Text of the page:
The Story of Illinois C-Numbers

By Attorney Josh Tepfer

On February 1, 1978, Illinois made one of its most significant changes to its criminal justice scheme. As of that date, all sentences imposed upon individuals convicted of criminal offenses were made determinate – that is, individuals were sentenced to a specific number of years or days, and, generally speaking [1], the individual would serve that time period incarcerated.

Prior to 1978, all sentences were indeterminate. Under the indeterminate scheme, you would see sentences of ranges, and unless and until an individual reached the maximum, his release would be at the discretion of the parole board. So, for serious offenses like murder, you would see these crazy ranges (like a sentence of 100-300 years). The range of numbers had very little meaning, however, as after a much shorter period of time (usually in the neighborhood of 10 years), the Prisoner Review Board (PRB) would annually determine whether the individual should be released.

But what of the individuals who remained incarcerated for offenses committed prior to February 1978? Well, because most criminal laws only apply going forwards—and cannot be applied retroactively to past criminal cases—those individuals remained on indeterminate sentences. They would still get annual hearings in front of the PRB to determine whether they should be released from custody.

The individuals incarcerated serving indeterminate sentences in Illinois came to be known as “C-numbers.” (This reflected that there Illinois Department of Corrections (IDOC) numbers was prefaced with a “C”). In 1978, when the law changed, this group consisted of roughly 16,500 individuals.

Almost forty years later, “C-numbers” still exist in the Illinois prison population. According to the most recent PRB Annual Report available online, there are somewhere in the neighborhood of 162 C-numbers still incarcerated in IDOC.  Needless to say, the number was whittled down for a variety of ways. For example, some of those individuals completed their maximum sentences so they were released; many have simply died; and some have been granted parole by the PRB.

As you might imagine, the small group that remains consists of some of the most elderly inmates in the Illinois prison population. Many are sick or wheelchair bound. It is hard to imagine they pose any real risk of re-offending.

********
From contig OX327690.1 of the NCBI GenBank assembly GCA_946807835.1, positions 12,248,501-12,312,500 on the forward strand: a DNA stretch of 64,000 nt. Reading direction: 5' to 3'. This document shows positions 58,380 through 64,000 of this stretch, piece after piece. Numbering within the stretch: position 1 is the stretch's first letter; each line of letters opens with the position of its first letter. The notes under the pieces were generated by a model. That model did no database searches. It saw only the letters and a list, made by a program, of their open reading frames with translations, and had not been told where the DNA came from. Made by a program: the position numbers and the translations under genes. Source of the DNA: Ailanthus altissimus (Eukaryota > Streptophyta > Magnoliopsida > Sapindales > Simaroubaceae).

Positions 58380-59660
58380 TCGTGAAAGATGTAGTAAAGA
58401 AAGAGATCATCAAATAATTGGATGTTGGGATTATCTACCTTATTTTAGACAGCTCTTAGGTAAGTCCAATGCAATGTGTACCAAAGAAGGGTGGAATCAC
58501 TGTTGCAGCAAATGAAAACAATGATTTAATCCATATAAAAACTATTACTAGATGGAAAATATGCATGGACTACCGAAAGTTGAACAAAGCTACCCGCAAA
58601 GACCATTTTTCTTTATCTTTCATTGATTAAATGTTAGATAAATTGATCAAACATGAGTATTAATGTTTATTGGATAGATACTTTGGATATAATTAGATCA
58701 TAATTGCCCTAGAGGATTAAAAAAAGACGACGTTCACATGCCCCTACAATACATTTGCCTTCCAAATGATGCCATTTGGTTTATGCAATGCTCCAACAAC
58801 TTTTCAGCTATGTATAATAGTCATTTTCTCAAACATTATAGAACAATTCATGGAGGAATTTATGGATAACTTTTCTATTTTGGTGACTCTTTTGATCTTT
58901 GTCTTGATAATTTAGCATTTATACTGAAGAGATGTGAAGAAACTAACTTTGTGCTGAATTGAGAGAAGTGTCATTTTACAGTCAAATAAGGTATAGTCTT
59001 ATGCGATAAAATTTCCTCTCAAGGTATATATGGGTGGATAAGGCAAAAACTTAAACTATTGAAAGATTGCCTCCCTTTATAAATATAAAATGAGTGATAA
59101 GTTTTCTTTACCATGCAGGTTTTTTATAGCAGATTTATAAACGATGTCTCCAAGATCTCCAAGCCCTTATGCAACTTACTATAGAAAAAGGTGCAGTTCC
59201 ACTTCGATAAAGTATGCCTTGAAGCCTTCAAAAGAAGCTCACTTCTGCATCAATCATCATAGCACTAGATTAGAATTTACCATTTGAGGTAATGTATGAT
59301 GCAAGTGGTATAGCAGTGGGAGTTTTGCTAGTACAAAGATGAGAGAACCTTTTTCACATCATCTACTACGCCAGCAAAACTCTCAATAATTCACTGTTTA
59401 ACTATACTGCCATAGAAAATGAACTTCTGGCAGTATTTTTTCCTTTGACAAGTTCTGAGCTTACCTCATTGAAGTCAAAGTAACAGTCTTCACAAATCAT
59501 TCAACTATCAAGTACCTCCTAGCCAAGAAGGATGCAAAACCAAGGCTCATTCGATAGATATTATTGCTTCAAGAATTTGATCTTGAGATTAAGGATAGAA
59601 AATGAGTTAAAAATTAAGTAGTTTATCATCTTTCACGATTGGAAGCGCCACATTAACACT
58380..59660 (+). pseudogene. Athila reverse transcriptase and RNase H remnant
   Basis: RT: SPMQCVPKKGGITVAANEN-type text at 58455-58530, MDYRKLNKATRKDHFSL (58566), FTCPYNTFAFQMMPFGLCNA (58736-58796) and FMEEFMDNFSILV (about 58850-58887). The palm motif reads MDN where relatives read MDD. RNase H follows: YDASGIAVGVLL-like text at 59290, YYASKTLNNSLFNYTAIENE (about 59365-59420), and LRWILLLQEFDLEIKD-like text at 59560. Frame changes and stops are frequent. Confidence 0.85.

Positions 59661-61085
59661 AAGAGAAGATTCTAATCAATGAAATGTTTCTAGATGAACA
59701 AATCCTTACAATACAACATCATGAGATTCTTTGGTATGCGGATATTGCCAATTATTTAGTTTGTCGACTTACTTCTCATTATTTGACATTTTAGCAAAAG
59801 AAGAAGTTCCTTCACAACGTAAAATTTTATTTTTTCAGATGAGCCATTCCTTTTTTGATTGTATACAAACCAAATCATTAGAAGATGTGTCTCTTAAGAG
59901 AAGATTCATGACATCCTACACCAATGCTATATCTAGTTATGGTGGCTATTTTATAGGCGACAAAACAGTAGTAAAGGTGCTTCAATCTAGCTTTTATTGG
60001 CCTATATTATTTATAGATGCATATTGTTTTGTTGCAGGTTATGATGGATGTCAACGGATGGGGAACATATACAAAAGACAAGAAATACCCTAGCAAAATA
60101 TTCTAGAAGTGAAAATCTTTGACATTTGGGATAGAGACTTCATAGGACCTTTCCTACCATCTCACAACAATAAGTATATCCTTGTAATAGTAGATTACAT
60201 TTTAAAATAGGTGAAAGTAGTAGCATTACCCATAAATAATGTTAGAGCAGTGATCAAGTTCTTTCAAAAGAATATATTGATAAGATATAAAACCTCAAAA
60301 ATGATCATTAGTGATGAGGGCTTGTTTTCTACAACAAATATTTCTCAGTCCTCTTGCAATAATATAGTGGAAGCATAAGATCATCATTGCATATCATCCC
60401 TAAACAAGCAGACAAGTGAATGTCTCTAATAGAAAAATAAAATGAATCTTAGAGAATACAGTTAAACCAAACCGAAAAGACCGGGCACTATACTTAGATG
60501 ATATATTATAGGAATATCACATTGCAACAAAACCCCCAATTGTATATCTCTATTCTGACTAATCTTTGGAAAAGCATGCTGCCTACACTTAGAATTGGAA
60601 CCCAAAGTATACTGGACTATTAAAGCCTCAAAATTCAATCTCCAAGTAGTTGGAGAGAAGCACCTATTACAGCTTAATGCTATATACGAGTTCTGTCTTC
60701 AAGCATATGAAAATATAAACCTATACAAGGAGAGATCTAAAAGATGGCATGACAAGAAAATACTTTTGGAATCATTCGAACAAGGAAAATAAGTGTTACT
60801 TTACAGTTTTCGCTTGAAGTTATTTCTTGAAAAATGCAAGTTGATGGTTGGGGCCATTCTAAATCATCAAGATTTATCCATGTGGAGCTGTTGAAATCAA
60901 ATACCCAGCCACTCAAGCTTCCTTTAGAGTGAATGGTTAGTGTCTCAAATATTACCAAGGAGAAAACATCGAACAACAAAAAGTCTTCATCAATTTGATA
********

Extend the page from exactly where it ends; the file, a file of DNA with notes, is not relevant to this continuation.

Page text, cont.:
At the same time, given that these individuals have mostly [2] been incarcerated for nearing four decades, you might imagine that the crimes for which these individuals are convicted are some of the worst imaginable. They are almost exclusively murders. Some involve murders of law enforcement officers; others involve surrounding facts that are sometimes described as “brutal or heinous” or “indicative of wanton cruelty.”

These C-number cases pose difficult questions. At the forefront is the obvious:

Should individuals who committed heinous offense but pose little-to-no-risk of re-offending be released from prison? Is that fair to victims? Are there situations where the crime is too bad that no amount of rehabilitation suffices to allow release? And if there are such cases, why have these parole hearings at all?

In a series of upcoming posts, the EP blog will explore these questions somewhat unique to C-numbers. We will explore the PRB’s process of adjudicating these parole hearings—a process that may surprise you in any number of ways. You will learn about unique issues faced by C-numbers who claim their innocence, and hopefully a bit more.

[1] The caveat is there were and are other Illinois statutes that allow “good time” credit. The “good time” laws allow the Illinois Department of Corrections discretion to reduce the actual time an individual is in prison. But the actual sentence of years imposed by a judge is determinate.

[2] Again, a caveat: There are some rare exceptions of C-numbers who were charged and convicted of crimes that occurred prior to February 1978, but were not arrested or incarcerated until many years later. That is, the crimes were “cold” for many years, until an individual was prosecuted and convicted years later.